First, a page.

The Milky Way’s Galactic bar can punch holes in stellar streams

Sarah Pearson (Columbia University) // December 11, 2017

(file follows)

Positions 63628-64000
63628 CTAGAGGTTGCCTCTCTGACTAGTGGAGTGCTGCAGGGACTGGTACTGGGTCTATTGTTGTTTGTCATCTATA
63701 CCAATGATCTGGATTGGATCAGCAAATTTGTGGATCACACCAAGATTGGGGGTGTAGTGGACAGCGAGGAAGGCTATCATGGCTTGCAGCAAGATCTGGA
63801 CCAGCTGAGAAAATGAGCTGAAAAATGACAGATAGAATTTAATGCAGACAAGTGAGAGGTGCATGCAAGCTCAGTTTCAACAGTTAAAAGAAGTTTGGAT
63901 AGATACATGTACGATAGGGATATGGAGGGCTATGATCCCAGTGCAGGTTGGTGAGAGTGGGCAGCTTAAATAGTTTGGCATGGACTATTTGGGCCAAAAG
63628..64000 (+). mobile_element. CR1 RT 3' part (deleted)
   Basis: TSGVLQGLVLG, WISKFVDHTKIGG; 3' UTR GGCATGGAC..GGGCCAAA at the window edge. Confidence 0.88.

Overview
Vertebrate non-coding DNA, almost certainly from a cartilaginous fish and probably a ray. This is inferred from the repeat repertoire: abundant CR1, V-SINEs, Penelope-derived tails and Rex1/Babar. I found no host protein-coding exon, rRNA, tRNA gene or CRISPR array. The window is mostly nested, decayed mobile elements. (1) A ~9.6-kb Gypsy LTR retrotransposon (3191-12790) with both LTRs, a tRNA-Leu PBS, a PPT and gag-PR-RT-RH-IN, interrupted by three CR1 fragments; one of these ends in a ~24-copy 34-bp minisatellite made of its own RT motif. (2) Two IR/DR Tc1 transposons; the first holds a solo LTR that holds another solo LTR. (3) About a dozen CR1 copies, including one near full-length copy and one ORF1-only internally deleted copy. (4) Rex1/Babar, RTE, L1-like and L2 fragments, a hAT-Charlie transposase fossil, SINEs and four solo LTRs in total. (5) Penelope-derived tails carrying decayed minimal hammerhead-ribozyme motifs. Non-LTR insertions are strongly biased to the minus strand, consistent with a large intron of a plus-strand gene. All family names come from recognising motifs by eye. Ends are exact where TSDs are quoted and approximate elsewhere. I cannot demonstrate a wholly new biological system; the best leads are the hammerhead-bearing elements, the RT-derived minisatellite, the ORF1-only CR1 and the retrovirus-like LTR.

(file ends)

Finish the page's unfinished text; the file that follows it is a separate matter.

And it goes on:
Abstract: As clusters of stars orbit our own Milky Way, a gravitational tidal interaction unfolds and the clusters tear apart into distinct morphological and kinematic structures. From our understanding of gravity, the distribution and motion of these stellar structures enable us to work backwards in time and thereby study our Milky Way’s evolution. Palomar 5 (Pal 5) is an old globular cluster orbiting our Galaxy while disrupting into thin leading and trailing stellar arms. In this talk, I will show that a previous encounter between the Pal 5 stellar stream and the Milky Way’s Galactic bar has punched a hole in the stream which can explain why the leading arm of Pal 5 appears to be a lot shorter than the trailing arm. The discovery that the bar can punch holes in stellar streams has important implications for near-field cosmology as the Milky Way should be filled with dark matter subhalos of various sizes according to the cold dark matter paradigm. One proposed method to detect subhalos is to search for them through disturbances in the structure of stellar streams, as dark subhalos should create gaps if they pass through or close by stellar streams. My work implies that caution should be applied before interpreting stream gaps as evidence for dark matter subhalos. Additionally, I will demonstrate how the Galactic bar’s interaction with the Pal 5 stream provides an intriguing methodology for studying our Milky Way’s Galactic bar in more detail.

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